Claim detection and fact checking for AI SEO

This article was co-written with 

One of the biggest criticisms of AI-generated content is hallucination, or the tendency for AI models to confidently make things up. Although human writers also have this problem, industry critics have a point. Given the speed at which you can spin up 1,000s of articles on a website these days with AI, it’s important that we try to correct for mistakes in those articles.

I work as a prompt engineer, and published a prompt engineering book with O’Reilly, so I face this problem all the time in my work. Let me take you through the problem so you see what we’re dealing with, and how people deal with it (manually), then I’ll show you an automated AI solution you can implement today that solves for this. Yes, often the answer to bad AI, is more AI.

Here’s an example of an AI generated article that caught flack online:

The AI model that wrote this article is clearly out-of-date, and hasn’t heard of XLookup. Therefore it made its best guess, and assumed it was an Add-in you install, rather than a new native function. To their credit, they took the article down, and reviewed their practices relating to AI-generated content.

This is a tricky spot to be in, because on the one hand, most AI answers are actually really great (better than many of the human freelancers I have hired in the past), and taking down AI-generated content would mean a lot of people not getting the answers they need, and the business getting less valuable traffic. However, we also don’t want to be putting slop out there, and getting accused of spam.

Here’s what I typically advise my clients to do in these situations:

  1. Have a ‘fix it if anyone complains” approach (least advised)
  2. Implement a human review stage before publish (most honorable, but expensive)
  3. Fix the mistakes of one AI by fact-checking it with another!

Here’s what I mean by that last one:

  1. Have GPT-4o review the article for any claims that are made
  2. Ping a search API to find up-to-date information on each claim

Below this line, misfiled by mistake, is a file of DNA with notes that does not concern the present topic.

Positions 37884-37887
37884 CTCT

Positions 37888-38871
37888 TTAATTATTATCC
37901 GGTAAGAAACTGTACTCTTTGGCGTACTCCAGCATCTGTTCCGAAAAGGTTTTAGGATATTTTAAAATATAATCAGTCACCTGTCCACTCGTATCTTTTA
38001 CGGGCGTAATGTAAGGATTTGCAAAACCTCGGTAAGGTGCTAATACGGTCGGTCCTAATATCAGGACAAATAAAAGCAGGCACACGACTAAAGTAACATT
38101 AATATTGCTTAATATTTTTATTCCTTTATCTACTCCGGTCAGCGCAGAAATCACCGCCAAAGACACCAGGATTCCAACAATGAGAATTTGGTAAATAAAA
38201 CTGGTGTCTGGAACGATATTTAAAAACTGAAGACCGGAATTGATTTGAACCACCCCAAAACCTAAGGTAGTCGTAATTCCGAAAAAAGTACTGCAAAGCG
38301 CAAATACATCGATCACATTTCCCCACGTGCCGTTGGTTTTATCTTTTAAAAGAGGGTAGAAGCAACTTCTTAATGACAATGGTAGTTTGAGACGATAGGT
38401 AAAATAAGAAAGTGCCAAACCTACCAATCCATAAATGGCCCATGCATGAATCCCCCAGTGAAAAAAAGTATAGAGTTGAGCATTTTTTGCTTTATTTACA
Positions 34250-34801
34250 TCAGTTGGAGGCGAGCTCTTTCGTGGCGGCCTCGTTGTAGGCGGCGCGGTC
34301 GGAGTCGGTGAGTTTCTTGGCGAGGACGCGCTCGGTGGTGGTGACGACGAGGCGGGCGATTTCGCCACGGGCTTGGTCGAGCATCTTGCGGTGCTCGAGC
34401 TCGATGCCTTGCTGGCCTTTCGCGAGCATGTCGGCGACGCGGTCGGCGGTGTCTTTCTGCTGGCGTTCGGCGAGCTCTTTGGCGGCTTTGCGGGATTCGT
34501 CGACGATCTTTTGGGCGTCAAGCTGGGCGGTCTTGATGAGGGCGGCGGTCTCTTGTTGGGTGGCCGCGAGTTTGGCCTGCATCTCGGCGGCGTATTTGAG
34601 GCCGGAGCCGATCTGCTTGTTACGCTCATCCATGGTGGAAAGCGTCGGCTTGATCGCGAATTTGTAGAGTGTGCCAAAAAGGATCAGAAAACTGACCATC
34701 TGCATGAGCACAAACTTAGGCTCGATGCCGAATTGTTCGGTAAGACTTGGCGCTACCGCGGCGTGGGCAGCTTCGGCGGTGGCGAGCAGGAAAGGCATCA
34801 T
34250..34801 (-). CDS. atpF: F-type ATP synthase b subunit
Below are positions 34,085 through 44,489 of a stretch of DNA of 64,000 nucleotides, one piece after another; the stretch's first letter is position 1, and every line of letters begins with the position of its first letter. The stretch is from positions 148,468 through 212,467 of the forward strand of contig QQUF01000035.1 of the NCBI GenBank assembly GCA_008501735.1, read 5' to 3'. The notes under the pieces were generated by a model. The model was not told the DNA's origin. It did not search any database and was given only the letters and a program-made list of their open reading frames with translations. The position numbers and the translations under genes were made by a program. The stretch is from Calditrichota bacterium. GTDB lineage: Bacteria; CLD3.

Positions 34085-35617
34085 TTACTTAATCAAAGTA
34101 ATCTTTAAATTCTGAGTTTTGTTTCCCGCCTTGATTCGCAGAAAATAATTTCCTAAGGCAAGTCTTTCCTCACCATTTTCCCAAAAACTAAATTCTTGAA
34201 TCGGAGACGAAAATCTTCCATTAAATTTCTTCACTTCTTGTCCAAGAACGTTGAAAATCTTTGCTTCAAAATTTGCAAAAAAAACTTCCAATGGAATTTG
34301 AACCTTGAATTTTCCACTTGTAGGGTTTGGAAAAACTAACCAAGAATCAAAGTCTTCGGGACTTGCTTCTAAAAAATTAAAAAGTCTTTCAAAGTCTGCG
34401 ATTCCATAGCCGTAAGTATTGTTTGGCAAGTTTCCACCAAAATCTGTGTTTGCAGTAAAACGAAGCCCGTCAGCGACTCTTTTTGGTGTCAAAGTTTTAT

3. Use the resulting context to correct or fix incorrect information

Here’s a Google Colab if you know how to code, or if you want something to pass onto your developers. Let’s go through these in order so you can see how to implement something like this in your AI content generation process:

1. Have GPT-4o review the article for any claims that are made

I made a fake article based on this one from the New York Times on Elon Musk’s pay package shareholder vote, except I added three fake claims in there. These are the fake claims I added to the many real claims made in the article:

Using AI to find claims is fairly trivial: given a basic prompt asking GPT-4o to check for any claims that are made, it identifies pretty much anything it should. If you are in a regulated industry such as medical you might want to spend a lot more time on this prompt and check its accuracy in finding claims, but this task basically just works out of the box without much prompt engineering.

2. Ping a search API to find up-to-date information on each claim

The rise of LLMs and the attempts to mitigate hallucinations have driven a huge amount of interest in giving AI’s the ability to search for themselves. Whether it’s vector databases, which can search your documents, or good old-fashioned web search, gathering additional context for an LLM to make a decision is usually the solution that works to solve hallucination. In this case we’re using a service called Tavily, which is by the team who made AgentGPT, as it is easy to use and offers 1,000 free searches per month.

For each claim in our article that is detected by GPT-4o, we simply make a query to Tavily, which executes a web search session on our behalf. We can get back either a list of links that would show up on Google (with some relevant content from each link), or we can opt to let Tavily’s AI read that text and respond back with a final verdict. In this case I opted for the latter, but you might find it helpful to display citations to your users, or parse the information from the search with your own LLM call.

3. Use the resulting context to correct or fix incorrect information

In my use case, I just wanted to note the claims and then have the LLM provide some context, which a human would then review and do their own investigation. However, you could take this further and automatically rewrite sections of the article based on whether it contained an inaccuracy. In addition, you can convert the results of this fact-checking into an accuracy score, and then use that as an evaluation metric for A/B testing whether one version of your article generation prompt works better than another, in terms of producing fewer hallucinations.

While this code isn’t production-ready, it should give you a reasonable mental model for how a system like this could be built. In reality, you may do many LLM calls to review and rewrite parts of your article in production. I’ve even had some success building tools that generate multiple articles at once, and then use fact checking and other evaluation scores to pick the one that works best. One thing that AI critics get wrong, is that this is the worst that AI will ever be: we’re seeing a step change in performance every six months, and that’s without even implementing systems like this, which use existing capabilities in smarter ways. It won’t be long before AI-generated content is better and more trusted than human content.

This piece was co-written with 

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